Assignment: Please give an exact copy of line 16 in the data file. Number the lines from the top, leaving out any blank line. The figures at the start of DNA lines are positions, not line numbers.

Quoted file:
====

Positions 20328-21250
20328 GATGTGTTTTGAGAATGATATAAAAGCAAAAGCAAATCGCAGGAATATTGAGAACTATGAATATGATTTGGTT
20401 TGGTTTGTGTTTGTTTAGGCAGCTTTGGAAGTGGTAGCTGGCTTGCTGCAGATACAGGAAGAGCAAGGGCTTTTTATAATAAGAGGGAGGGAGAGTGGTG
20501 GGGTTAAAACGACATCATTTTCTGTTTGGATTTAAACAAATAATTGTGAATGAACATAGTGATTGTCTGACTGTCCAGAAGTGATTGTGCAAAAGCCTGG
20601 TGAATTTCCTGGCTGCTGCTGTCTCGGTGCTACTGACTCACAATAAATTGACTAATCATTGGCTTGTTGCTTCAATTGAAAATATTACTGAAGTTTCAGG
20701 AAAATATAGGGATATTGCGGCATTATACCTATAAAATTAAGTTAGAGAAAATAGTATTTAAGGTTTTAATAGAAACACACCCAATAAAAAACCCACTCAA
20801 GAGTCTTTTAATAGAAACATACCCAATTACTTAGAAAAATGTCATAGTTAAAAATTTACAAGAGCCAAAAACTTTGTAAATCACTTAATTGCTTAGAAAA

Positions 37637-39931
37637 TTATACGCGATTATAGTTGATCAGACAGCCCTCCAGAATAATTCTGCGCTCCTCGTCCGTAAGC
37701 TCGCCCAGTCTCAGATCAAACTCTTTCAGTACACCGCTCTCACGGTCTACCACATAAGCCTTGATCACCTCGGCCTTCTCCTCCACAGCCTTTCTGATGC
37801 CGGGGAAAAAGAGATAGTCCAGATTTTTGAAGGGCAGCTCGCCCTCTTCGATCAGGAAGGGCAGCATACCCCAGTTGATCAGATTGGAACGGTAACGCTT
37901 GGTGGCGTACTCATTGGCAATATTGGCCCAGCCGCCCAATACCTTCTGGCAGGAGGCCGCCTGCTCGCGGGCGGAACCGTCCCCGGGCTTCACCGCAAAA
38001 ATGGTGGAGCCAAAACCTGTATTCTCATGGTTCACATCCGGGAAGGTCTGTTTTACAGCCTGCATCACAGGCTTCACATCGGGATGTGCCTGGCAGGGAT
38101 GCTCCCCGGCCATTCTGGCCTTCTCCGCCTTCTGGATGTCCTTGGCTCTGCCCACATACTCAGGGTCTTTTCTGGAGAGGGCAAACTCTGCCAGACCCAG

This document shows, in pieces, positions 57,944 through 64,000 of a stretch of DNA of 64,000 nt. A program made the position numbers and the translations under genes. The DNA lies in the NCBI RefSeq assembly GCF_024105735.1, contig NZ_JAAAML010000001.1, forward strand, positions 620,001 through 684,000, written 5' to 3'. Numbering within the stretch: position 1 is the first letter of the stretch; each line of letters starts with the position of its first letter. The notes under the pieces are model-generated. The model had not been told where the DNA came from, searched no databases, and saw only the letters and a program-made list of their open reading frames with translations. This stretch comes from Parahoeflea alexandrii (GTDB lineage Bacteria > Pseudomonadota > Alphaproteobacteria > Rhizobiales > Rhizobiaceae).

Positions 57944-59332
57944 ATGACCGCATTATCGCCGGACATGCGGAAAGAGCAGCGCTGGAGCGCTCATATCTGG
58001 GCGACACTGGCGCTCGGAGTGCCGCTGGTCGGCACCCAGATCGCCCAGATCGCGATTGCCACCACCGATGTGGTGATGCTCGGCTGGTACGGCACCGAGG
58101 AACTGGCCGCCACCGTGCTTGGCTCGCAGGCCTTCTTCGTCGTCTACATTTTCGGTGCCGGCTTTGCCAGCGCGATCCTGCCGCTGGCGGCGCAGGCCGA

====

Positions 57944-59332